19 April 2017

India ruling party leaders face trial in 1992 mosque attack

In this July 28, 2005 file photo, Indian opposition leader and President of the Bharatiya Janta Party (BJP) L.K. Advani, second right, senior BJP leaders Uma Bharati, right, Kalyan Singh, second left, and Murli Manohar Joshi wave to people during a public rally in Rae Bareilly, in the northern Indian state of Uttar Pradesh. India's top court said Wednesday, April 19, 2017, that the four senior leaders of India's ruling Hindu nationalist Bharatiya Janata Party will stand trial for their role in a criminal conspiracy over the destruction of the 16th century Babri mosque in 1992, an event that sparked bloody nationwide rioting. Of the four main leaders who will now stand trial, Singh is currently the governor of an Indian province, and the constitution protects him from criminal trial. Therefore his trial will start after his term ends.
India's top court on Wednesday ordered four senior leaders of the ruling Hindu nationalist Bharatiya Janata Party to stand trial over a 1992 attack on an ancient mosque that sparked Hindu-Muslim violence that killed thousands.

A lower court had earlier dropped conspiracy charges against the four in a case that has languished in India's sluggish legal system for almost 25 years.

Hindu groups say the 16th century Babri Mosque was built after a temple dedicated to the Hindu god King Ram was destroyed by Muslim invaders. Hindu fundamentalists with pickaxes and crowbars razed the structure to the ground in December 1992.

The attack on the mosque in Ayodhya, 350 miles (550 kilometers) east of New Delhi, sparked the largest explosion of Hindu-Muslim violence in the country in decades, leaving 2,000 people dead. Thousands more died in later violence caused by disputes over the site.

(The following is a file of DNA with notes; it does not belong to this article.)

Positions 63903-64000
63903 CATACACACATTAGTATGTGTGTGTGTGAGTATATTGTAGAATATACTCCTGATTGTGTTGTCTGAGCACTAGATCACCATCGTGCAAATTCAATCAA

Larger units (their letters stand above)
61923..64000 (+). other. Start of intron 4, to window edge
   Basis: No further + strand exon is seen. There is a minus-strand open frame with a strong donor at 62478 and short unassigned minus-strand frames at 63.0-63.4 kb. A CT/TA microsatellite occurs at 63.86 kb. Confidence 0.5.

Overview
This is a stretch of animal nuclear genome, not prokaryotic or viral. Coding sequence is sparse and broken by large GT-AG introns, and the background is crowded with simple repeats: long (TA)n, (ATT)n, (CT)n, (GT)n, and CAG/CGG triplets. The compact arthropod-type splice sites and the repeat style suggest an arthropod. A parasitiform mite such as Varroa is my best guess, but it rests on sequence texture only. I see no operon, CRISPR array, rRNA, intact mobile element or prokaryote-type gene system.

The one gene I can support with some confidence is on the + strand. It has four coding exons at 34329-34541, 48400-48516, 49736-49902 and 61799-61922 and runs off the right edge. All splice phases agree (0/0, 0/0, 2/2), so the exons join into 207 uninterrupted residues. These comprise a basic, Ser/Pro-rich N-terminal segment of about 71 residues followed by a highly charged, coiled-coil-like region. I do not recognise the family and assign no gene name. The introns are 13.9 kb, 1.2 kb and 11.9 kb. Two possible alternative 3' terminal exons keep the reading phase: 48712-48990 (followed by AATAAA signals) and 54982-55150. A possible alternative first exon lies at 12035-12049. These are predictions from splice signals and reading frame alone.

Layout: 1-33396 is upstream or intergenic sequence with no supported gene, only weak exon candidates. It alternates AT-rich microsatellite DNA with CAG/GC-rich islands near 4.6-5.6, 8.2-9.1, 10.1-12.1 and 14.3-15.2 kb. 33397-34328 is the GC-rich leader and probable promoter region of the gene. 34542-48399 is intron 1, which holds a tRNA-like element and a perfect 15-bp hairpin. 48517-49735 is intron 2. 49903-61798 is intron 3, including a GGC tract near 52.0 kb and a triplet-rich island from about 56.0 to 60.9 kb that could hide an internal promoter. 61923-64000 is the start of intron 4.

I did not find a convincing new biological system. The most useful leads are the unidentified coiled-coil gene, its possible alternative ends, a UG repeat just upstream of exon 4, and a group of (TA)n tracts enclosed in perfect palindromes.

Hindu hard-liners, including BJP members, say they want to build a new temple to Ram on the site.

The four party leaders are accused of making inflammatory speeches that incited thousands of their followers who had camped out in Ayodhya ahead of the attack on the mosque.

The four — L.K. Advani, Murli Manohar Joshi, Uma Bharti and Kalyan Singh — have said that the mosque's demolition was a spontaneous eruption by angry Hindu activists. Advani, now 89, has served as India's home minister and deputy prime minister. He also served as president of the BJP. Joshi and Bharti are both federal lawmakers, and Bharti is also member of Prime Minister Narendra Modi's Cabinet.

Singh is currently the governor of an Indian province, and the constitution protects him from criminal trial. Therefore his trial will start after his term ends.

At the time of the mosque's 1992 destruction, Singh was the chief minister of Uttar Pradesh state, where Ayodhya is located.
In this April 14, 2009 file photo, India's opposition Bharatiya Janata Party leader L.K. Advani gestures during an event to mark the birth anniversary of Bhim Rao Ambedkar, a prominent freedom fighter and the chief architect of the Indian Constitution, at the party office in New Delhi, India. India's top court said on Wednesday, April 19, 2017, that several senior leaders of India's ruling Hindu nationalist Bharatiya Janata Party, including Advani, will stand trial for their role in a criminal conspiracy to destroy a 16th-century mosque in 1992.


The Supreme Court order follows demands from the Central Bureau of Investigation, India's main investigating agency, that the conspiracy charges against the senior party leaders be reinstated.

The court said that the trial will held in Lucknow, the Uttar Pradesh state capital.

A separate case is already underway involving about 20 people accused of the actual demolition of the mosque.

The Supreme Court has said that both trials should be combined and a final verdict reached within two years.

(AP)

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